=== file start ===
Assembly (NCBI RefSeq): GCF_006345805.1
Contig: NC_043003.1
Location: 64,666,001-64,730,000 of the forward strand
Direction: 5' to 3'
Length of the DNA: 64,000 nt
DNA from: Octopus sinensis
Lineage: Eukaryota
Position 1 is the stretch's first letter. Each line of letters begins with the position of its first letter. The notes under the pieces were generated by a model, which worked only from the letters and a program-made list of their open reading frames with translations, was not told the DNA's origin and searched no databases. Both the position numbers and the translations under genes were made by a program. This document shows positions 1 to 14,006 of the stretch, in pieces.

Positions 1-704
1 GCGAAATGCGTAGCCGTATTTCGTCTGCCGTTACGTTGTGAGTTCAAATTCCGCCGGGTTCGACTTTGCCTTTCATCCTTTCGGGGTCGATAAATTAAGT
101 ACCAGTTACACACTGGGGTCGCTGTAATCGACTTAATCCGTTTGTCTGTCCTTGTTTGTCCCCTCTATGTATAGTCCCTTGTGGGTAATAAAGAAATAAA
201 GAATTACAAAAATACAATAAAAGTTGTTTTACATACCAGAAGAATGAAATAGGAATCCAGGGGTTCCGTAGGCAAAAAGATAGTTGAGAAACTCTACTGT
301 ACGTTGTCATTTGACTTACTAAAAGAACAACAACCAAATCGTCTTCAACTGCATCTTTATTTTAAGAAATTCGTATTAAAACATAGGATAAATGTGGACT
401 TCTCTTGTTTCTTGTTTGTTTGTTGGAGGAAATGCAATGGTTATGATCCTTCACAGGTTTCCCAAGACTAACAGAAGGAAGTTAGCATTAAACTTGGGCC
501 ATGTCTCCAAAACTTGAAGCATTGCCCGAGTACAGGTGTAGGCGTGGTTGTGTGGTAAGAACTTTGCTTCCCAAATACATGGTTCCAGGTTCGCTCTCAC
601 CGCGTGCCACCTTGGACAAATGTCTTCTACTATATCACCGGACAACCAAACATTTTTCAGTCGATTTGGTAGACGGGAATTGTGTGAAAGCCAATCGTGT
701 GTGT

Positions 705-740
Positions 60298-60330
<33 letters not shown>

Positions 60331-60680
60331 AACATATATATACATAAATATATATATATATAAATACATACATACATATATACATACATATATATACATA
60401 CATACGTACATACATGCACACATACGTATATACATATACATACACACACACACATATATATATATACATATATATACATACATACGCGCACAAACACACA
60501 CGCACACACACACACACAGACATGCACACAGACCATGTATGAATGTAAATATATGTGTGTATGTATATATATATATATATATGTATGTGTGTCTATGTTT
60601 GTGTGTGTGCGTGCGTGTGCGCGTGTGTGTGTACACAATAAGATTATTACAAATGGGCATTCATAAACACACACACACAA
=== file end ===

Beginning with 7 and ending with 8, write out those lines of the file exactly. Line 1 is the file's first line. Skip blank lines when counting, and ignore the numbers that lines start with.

Lineage: Eukaryota
Position 1 is the stretch's first letter. Each line of letters begins with the position of its first letter. The notes under the pieces were generated by a model, which worked only from the letters and a program-made list of their open reading frames with translations, was not told the DNA's origin and searched no databases. Both the position numbers and the translations under genes were made by a program. This document shows positions 1 to 14,006 of the stretch, in pieces.